11. MJPollard Says:

    What I think you guys are missing is that, in my opinion, it wasn’t WHAT Netflix did, it’s HOW they did it, in conjunction with their p*ss-poor attitude over the issue. Price increases on services are inevitable; we deal with them all the time. But if you act in a heavy-handed, “we can do what we like and there’s not a d*mn thing you can do about it” manner, you’re going to tick people off. And the timing couldn’t be worse, coming off the debacle of their website redesign that, to many people, was a turn for the worse. They didn’t handle that one very well, either.

  12. bouvier bernois Says:

    le bouvier bernois est absolument irrésistible. Mais il ne faut pas trop se fier à ses allures nounours

  13. Joseph Says:

    I am considering the switch to Blockbuster for my Blueray rentals, the priciing is the same except you get moves a month earlier , they have a larger Blueray selection and with also having a larget inventory that means less waiting once a film is available.

    Plus for those that have game stations they can also get games.

    Blockbuster does not have a streaming service that i would use but this means that I can reduce my Netflix bill from shy of $30- and now only pay them $8- per month or $96- per year and that is if Amazon Prime which has the same content as Netflix does not become my streaming provider.

  14. neil Says:

    so now that netflix has crush every mom and pop store and look's and feel above everyone knowing it was from the help of millions of people who have an account with them who thank's when someone say's i have something cheap then what you have would last forever this company did what they needed the do by putting people out of work and this company has now showed other company's if you wanna pocket millions of dollar's offer something cheap over the internet and by mail and you will shut down every local store and mall and in this store's are people who like you and i have the pay bills keep a roof over you and you kids head and food in they're mouth this company does not care cause if they did why don't you hear all hiring they're doing all you hear is how big this company is getting and all the money thats being made cause people love staying home and being lazy streaming all day so keep raving about have great is the stream and how cheap the price still is and that is the first of more the come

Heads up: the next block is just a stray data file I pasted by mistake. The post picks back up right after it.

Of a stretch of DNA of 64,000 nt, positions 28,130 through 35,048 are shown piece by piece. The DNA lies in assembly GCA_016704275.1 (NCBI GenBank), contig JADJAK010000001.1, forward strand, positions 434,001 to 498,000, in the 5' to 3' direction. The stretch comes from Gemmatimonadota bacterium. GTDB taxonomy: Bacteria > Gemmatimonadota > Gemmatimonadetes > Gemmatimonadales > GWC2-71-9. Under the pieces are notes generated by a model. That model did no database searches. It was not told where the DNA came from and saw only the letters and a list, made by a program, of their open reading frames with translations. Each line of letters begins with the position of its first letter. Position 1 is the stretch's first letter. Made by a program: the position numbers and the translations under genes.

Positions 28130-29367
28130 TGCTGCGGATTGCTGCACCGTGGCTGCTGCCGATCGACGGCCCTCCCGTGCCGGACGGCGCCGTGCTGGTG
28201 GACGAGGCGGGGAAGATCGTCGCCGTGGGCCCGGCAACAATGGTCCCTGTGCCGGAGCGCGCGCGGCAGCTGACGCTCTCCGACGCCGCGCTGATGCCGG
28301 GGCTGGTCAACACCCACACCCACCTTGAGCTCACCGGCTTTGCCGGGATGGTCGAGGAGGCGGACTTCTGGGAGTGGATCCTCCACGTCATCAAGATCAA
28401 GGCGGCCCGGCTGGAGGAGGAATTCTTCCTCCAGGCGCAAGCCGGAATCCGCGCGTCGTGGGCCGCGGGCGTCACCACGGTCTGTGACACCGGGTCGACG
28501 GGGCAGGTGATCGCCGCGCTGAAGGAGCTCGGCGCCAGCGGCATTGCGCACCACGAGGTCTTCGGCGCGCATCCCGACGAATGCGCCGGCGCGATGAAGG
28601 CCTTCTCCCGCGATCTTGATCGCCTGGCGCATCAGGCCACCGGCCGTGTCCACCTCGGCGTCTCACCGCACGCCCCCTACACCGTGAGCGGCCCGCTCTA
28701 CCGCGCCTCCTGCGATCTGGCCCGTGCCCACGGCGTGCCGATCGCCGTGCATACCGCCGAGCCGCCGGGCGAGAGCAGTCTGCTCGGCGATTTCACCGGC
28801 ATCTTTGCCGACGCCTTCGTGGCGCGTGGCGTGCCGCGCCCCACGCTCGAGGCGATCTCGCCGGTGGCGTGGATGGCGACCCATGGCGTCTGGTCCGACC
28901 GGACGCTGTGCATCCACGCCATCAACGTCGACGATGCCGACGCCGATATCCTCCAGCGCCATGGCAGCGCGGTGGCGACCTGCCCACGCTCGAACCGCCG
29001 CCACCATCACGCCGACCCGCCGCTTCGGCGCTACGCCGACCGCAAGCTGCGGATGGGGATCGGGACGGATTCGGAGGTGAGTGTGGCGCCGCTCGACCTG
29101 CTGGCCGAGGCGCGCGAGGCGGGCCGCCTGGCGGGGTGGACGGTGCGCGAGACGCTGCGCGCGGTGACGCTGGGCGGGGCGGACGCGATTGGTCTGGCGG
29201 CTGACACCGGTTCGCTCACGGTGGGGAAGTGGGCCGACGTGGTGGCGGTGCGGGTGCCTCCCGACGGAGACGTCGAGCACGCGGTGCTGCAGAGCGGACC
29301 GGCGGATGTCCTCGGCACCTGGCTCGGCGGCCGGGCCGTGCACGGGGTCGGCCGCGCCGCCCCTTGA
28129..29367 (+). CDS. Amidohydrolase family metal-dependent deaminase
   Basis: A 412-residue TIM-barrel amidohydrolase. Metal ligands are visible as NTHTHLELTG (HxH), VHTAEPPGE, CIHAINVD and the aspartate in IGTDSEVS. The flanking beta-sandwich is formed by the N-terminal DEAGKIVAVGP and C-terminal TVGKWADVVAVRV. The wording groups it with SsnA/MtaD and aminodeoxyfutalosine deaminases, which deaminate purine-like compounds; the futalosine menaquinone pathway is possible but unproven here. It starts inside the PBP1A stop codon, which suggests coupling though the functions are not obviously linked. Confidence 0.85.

15. dave Says:

    This is really about a price hike, with zero improvement to the plan. Netflix streaming has never been great. Typically old or foreign movies dominate the selection. Add to that the deals made with studio's to release new DVDs late, and you could argue that they are decreasing their services , and increasing prices. Not a good combination.

  16. Anthony Says:

    It's just amazing that Netflix didn't invest more in PR consultation. The method employed basically gave their customers REASON to LOOK for a better deal. It's hard to maintain customer loyalty when you basically say, "Yup, we're raising your bill! You've been getting a heck of a deal up until this point, now you're going to have to pay what you ought to for what you were (actually for less than you were) getting."

    It seems that Netflix wanted to send two messages with this tactic:
    1. Netflix is going to move to primarily a streaming service, and that's final.
    2. Netflix is supremely confident that they have a superior service at the lowest price, and will continue providing said superior service for the foreseeable future.

    Netflix basically called the world out and said, "come and get us!" while selling out their customer base in the same breath.

  17. Some Guy Says:

    >How many Netflix malcontents are going to go for that, once they’re done letting off a little steam?

    Well me for one. If I struggle I can get about 8 rentals per month form netflix. with BB I can get basically unlimited since I pass one 5 days per week. Plus games… no brainer.

  18. zahidpro Says:

    These are interesting times we live in. As these companies that offer conflicting services along with services that rely on other companies to be fair and honest they will resort to shady actions.